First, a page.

The Bear Fat Soaps are VERY unique. You can’t just run down to your local mercantile and grab a bar! This bear fat is obtained from local taxidermists and meat processors during hunting season. If they didn’t save it for Mountain Meadow Soaps it would just be thrown away! Here in northwest Colorado we have a good, annual supply of bear fat during hunting seasons. After the hunting seasons are over there is no more bear fat for a whole year. Get it while you can!
All soap is tested on customers with sensitive skin. Some customers are machinists and get greasy and dirty in their line of work. Everyone adamantly claims that Rocky Mountain Bear Fat Bars make their skin soft while it cleans off the grease and dirt very well!
Black bears are the largest of Colorado’s carnivores. There are no known grizzlies living in Colorado. Adult males weigh about 275 pounds. Females weight about 175 pounds. Depending on the season, food supply and gender, black bears may weigh anywhere from 100 to 450 pounds. Black bears measure about 3 feet high when on all four feet. They can be 5 feet tall when standing on back legs.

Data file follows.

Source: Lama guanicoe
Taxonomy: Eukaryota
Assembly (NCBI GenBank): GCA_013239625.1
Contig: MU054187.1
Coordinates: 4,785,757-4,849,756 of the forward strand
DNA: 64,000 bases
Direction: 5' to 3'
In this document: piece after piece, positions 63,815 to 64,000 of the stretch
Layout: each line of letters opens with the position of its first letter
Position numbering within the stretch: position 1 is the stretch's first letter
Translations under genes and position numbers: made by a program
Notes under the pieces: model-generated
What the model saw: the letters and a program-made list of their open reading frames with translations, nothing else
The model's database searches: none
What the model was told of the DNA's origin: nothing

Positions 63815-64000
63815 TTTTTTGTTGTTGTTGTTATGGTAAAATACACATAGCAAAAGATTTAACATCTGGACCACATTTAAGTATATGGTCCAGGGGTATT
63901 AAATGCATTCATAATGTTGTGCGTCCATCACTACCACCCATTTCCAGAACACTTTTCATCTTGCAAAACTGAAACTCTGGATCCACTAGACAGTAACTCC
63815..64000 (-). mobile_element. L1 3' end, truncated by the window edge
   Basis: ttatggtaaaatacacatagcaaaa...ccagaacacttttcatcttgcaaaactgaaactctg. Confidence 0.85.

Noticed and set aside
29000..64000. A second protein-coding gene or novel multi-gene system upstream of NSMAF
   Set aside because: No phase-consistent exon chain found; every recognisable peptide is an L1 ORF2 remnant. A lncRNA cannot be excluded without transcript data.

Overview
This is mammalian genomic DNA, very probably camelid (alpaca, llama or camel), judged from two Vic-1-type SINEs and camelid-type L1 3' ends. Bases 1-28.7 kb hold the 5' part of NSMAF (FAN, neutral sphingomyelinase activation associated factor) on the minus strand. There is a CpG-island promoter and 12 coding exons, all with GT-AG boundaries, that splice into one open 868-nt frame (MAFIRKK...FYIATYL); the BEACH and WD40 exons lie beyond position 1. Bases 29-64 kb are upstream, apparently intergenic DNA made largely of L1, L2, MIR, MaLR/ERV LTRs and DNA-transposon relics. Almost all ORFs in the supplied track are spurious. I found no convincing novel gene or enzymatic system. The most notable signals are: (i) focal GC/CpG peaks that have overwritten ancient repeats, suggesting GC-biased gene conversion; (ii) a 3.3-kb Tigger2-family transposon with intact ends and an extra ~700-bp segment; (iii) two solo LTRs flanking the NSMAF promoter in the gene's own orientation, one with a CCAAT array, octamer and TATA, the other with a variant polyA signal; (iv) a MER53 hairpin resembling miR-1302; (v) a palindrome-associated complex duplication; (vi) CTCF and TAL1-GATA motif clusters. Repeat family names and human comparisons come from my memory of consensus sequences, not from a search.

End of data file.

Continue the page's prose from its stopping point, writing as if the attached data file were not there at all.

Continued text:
Hunting: Local hunting seasons begin in September and go until November when the bears den up for the winter. The 2012 fall bear harvest in the Steamboat area was around 62 bears.
Range: In Colorado, the largest populations of black bears live in areas where there is Gambel’s oak and aspen, near open areas of chokecherry and serviceberry bushes. A black bear may have a range from 10 to 250 square miles. Black bears are found in suitable habitats in the western two-thirds of the state.
Diet: Black bears eat natural foods, such as berries, nuts and insects. People who live or camp in bear country need to be sure they don’t teach bears to become ‘garbage’ bears by careless handling of food, scraps and garbage. Most bears seen in residential areas near or within bear habitat do not cause any damage.